The shutdown of oyster production in the Eyre Peninsula’s Coffin Bay region has been extended into its third week, as officials admit they may not be able to determine the source of a spate of gastro infections linked to the seafood product.

The Department of Primary Industries and Regions earlier this week announced that the “precautionary” shutdown of Coffin Bay’s oyster farms would continue, allowing authorities to undertake further testing of environmental conditions and oysters in the area.

The shutdown, which began on November 16, was put in place to trace back cases of Vibrio parahaemolyticus (VP) linked to the consumption of the region’s oysters, with SA Health later issuing a full recall of the seafood delicacy.

VP can cause gastro, nausea, vomiting and fever, with 66 cases of the disease reported as of Friday, according to SA Health.

PIRSA Executive Director of Biosecurity Nathan Rhodes said all 32 oyster growers in the region have been informed about the shutdown’s extension.

“We have agreed that the Department will keep the Coffin Bay closure in place until both industry and government are confident that any further risk from Vibrio parahaemolyticus has passed,” he said.

“In support of this precautionary approach, PIRSA is aware that a number of growers in other locations have temporarily suspended harvest operations while the cause of the Coffin Bay detections are investigated.

“In the meantime, the testing of oysters and environmental conditions, such as salinity and water temperature, will continue.”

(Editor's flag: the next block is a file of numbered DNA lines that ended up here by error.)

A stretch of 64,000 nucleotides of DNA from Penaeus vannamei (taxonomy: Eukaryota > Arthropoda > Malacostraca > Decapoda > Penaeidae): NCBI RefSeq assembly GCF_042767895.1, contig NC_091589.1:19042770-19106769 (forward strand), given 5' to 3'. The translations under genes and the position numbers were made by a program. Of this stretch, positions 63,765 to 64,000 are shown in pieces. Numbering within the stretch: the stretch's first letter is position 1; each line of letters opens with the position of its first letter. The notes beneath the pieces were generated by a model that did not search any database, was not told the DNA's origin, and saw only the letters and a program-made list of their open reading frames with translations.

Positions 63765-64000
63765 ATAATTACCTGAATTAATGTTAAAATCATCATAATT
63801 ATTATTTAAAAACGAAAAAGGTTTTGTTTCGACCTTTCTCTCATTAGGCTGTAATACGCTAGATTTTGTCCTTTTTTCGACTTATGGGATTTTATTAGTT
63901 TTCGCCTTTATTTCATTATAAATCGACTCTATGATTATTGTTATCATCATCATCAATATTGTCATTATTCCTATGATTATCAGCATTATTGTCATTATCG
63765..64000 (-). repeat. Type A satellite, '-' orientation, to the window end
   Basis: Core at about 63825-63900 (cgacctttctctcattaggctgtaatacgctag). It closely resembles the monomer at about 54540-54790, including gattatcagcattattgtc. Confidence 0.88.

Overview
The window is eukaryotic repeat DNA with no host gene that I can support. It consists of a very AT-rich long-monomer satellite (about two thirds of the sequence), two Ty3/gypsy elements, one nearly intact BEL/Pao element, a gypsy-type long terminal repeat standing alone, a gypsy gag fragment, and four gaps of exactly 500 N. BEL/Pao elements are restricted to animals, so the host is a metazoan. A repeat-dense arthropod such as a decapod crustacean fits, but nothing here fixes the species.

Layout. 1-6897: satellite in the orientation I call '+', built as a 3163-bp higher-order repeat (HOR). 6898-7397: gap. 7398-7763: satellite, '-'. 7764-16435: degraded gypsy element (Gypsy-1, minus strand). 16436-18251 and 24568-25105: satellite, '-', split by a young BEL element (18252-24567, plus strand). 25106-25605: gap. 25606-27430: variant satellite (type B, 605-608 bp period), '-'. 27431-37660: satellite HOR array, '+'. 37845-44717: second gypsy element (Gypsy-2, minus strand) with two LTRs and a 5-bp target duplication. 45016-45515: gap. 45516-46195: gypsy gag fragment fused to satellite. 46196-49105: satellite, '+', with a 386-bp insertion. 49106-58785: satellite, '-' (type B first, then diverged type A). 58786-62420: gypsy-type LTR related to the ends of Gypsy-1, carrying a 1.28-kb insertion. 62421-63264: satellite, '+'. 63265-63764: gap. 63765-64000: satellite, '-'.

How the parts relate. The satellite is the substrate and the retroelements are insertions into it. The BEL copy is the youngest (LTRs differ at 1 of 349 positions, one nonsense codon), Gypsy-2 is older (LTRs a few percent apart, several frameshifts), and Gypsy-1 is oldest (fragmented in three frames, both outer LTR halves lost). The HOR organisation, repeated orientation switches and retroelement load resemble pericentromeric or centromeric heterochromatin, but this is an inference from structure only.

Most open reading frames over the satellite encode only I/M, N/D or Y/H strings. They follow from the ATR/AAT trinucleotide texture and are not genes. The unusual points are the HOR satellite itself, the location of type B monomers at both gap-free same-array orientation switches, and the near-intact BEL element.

Rhodes also said that although the cause of the VP outbreak is under investigation, PIRSA “may not be able to pinpoint the exact source in this case”.

PIRSA said it has now established a joint working group between government and industry to investigate ways to support the industry, manage the oyster recall and assess the financial impact.

The South Australia Oyster Growers Association last week warned that some Coffin Bay growers faced financial ruin due to the shutdown and product recall.

Alex Carey set for Australian Test debut

Alex Carey is firming as the replacement for Australian wicketkeeper Tim Paine (AAP Image/David Mariuz).

South Australian wicketkeeper Alex Carey is expected to get the nod to play in the first Test in Brisbane next week, as Australian selectors prepare to make some key decisions ahead of the Ashes.

Carey, who has already represented Australia in 83 limited-overs matches, is locked in a battle with Western Australian gloveman Josh Inglis to replace former Captain Tim Paine in the Australian XI.

Inglis, along with Twenty20 World Cup squad members Mitch Marsh and Ashton Agar, flew out of Queensland on Tuesday after being released from quarantine.

Carey already loomed as the frontrunner before Tuesday’s development. His selection would make him the 463rd Australian to wear the Baggy Green.

Inglis is set to return to Brisbane soon after his pre-planned trip to see family, but the growing expectation is that it will likely be for an Australia A tour game rather than the first Test.

Carey captained Australia A in 2020-21 then skippered Australia’s one-day side this year, with his leadership having been held in high regard by coach Justin Langer for many years.

The South Australian has also previously kept to Australia’s Test attack in white-ball matches, another factor that may be weighing on selectors’ minds.

“My dream is to play Test cricket and if that opportunity does arise, then I know the guys in that team,” Carey told after a recent one-day ton at state level.

“But selection is out of my control.

“I’ll just go up to Brisbane and prepare the best I can … those other events will take care of themselves.”

Selectors must also soon decide whether Usman Khawaja or Travis Head will bat at No.5.

This summer’s Ashes starts at the Gabba on December 8, with unselected Test squad members from both sides able to play in a tour game at Ian Healy Oval beginning a day later.

-With AAP and Reuters